I'm not in favor of privately run charter schools. If we are going to have a strong democracy and be competitive globally, we need the best educated people in the world. I believe in public education; I went to public schools my whole life, so I think rather than give tax breaks to billionaires, I think we invest in teachers and we invest in public education.

No, this is not a full-fledged education policy, but it does show he understands the corporate-style education "reform" movement for what it is: an attempt to take over public education by the private sector, as detailed in Diane Ravitch's book Reign of Error and Anthony Cody's book The Educator and the Oligarch among others.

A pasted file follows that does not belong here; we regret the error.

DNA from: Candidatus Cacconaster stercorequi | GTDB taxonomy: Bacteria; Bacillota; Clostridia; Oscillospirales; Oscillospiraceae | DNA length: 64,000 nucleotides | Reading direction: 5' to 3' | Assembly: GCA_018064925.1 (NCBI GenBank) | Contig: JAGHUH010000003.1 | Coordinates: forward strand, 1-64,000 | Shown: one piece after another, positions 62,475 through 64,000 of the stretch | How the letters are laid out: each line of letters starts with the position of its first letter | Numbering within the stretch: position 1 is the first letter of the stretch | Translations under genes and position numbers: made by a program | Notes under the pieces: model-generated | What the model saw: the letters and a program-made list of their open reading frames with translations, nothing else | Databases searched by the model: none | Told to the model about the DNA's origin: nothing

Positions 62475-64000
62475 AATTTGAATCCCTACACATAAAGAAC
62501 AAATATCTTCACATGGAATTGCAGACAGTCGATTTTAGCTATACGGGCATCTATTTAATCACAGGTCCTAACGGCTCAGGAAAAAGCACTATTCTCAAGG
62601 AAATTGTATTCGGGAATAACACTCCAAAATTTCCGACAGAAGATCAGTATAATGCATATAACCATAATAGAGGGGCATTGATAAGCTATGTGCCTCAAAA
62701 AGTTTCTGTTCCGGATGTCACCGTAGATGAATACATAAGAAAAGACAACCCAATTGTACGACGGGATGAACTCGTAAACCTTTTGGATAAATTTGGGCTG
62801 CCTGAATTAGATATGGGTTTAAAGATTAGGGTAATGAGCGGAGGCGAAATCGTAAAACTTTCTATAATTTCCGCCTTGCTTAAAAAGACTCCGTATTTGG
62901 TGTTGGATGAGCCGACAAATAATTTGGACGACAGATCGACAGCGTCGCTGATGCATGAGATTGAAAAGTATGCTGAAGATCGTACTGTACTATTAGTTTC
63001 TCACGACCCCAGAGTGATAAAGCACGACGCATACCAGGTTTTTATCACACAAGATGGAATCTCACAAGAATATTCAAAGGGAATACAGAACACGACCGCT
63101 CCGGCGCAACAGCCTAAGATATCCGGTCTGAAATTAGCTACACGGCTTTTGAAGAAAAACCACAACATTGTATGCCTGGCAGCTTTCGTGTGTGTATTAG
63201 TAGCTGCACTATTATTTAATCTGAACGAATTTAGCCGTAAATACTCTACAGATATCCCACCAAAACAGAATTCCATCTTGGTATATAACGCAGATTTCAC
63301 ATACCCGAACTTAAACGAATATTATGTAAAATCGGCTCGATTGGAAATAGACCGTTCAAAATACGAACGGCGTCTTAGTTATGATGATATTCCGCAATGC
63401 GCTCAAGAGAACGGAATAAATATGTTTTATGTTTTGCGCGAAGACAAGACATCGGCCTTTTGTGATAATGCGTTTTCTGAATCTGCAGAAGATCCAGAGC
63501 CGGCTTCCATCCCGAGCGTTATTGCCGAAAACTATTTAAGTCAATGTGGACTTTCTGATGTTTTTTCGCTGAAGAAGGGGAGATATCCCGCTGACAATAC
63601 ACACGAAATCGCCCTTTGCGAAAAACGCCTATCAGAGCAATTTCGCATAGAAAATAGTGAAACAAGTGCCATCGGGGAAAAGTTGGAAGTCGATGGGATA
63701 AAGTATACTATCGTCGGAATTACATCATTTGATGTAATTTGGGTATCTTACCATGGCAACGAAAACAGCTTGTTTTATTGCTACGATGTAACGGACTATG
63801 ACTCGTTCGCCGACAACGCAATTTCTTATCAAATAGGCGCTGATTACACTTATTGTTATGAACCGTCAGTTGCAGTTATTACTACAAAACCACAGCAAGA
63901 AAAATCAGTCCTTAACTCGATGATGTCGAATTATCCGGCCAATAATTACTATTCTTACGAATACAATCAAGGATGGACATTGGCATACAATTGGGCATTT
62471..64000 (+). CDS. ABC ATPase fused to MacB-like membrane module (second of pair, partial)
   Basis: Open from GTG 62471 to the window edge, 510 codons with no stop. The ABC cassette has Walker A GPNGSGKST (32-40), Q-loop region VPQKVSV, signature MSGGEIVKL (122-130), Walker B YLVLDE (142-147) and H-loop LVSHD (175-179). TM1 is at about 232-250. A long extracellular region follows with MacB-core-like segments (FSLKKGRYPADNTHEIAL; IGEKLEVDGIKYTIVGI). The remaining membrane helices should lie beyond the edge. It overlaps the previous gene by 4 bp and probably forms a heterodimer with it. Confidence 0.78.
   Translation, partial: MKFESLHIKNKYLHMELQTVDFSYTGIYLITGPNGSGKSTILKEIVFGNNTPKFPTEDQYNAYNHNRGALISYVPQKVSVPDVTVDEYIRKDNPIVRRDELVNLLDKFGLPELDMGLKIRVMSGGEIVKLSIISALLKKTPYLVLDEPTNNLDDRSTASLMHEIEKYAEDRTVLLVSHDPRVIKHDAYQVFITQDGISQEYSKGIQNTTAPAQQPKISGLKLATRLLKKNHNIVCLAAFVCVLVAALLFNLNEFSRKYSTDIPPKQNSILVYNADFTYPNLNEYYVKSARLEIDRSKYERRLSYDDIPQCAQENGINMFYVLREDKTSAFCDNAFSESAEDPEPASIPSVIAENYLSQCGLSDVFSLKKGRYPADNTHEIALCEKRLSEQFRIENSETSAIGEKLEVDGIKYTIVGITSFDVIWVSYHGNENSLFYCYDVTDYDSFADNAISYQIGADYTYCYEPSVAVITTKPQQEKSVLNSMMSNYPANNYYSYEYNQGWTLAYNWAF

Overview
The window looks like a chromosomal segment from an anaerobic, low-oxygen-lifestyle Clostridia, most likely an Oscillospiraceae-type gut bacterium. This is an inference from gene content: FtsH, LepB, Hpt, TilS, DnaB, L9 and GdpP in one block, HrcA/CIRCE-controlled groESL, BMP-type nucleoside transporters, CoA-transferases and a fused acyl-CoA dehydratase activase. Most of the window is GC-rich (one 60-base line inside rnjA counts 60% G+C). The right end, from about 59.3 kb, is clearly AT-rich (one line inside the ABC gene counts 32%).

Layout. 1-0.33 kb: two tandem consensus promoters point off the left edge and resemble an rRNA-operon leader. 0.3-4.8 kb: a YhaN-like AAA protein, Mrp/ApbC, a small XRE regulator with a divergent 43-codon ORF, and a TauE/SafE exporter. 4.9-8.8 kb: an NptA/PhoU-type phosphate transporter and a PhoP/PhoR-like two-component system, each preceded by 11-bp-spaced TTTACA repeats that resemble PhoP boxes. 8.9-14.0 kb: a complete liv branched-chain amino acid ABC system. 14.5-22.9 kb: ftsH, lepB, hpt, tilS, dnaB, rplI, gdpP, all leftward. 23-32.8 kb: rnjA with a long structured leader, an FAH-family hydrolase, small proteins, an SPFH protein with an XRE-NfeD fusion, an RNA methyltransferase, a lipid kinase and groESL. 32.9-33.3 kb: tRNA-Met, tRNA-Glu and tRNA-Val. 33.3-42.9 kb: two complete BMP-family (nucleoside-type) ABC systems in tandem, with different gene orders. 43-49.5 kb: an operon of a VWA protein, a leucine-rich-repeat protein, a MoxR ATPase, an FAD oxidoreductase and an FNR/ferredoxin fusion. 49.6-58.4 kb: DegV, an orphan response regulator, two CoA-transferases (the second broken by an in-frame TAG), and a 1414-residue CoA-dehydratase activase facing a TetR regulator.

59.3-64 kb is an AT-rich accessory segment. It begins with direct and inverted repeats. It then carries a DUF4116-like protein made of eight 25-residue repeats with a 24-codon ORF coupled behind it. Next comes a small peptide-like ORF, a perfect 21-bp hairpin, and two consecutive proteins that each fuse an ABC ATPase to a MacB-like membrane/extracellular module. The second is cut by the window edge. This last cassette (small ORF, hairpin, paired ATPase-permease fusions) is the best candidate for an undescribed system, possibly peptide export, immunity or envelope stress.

Indeed, on his blog Living in Dialogue, Mr. Cody has written an convincing endorsement of Bernie Sanders from an educator's perspective, and calls on education advocates to join him. Beyond his comments on charter schools, Cody argues that Sanders' economic policies directly address income inequality and poverty, easily the most significant educational challenged faced in our nation. Sanders is also a well-known, life-long supporter of the union movement in general and teachers' unions specifically.

I've been listening to Bernie Sanders for more than a decade now and he has had me on his side since he announced he was going to run. If you're still on the fence, I urge you to click through to Cody's post.